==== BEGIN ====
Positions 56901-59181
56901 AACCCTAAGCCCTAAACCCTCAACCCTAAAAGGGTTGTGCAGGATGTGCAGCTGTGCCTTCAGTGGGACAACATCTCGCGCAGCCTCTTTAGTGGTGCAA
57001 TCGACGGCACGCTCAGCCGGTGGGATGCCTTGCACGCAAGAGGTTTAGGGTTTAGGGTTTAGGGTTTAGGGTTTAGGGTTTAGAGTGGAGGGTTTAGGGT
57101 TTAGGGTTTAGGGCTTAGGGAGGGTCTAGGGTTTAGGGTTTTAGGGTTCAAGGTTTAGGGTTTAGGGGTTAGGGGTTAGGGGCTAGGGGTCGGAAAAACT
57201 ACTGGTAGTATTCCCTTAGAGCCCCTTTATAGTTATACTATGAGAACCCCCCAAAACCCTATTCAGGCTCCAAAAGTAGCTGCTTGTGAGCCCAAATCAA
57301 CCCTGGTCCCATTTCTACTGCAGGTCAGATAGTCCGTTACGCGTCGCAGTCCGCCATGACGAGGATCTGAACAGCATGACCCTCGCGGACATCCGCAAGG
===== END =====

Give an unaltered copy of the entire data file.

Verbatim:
Positions 56901-59181
56901 AACCCTAAGCCCTAAACCCTCAACCCTAAAAGGGTTGTGCAGGATGTGCAGCTGTGCCTTCAGTGGGACAACATCTCGCGCAGCCTCTTTAGTGGTGCAA
57001 TCGACGGCACGCTCAGCCGGTGGGATGCCTTGCACGCAAGAGGTTTAGGGTTTAGGGTTTAGGGTTTAGGGTTTAGGGTTTAGAGTGGAGGGTTTAGGGT
57101 TTAGGGTTTAGGGCTTAGGGAGGGTCTAGGGTTTAGGGTTTTAGGGTTCAAGGTTTAGGGTTTAGGGGTTAGGGGTTAGGGGCTAGGGGTCGGAAAAACT
57201 ACTGGTAGTATTCCCTTAGAGCCCCTTTATAGTTATACTATGAGAACCCCCCAAAACCCTATTCAGGCTCCAAAAGTAGCTGCTTGTGAGCCCAAATCAA
57301 CCCTGGTCCCATTTCTACTGCAGGTCAGATAGTCCGTTACGCGTCGCAGTCCGCCATGACGAGGATCTGAACAGCATGACCCTCGCGGACATCCGCAAGG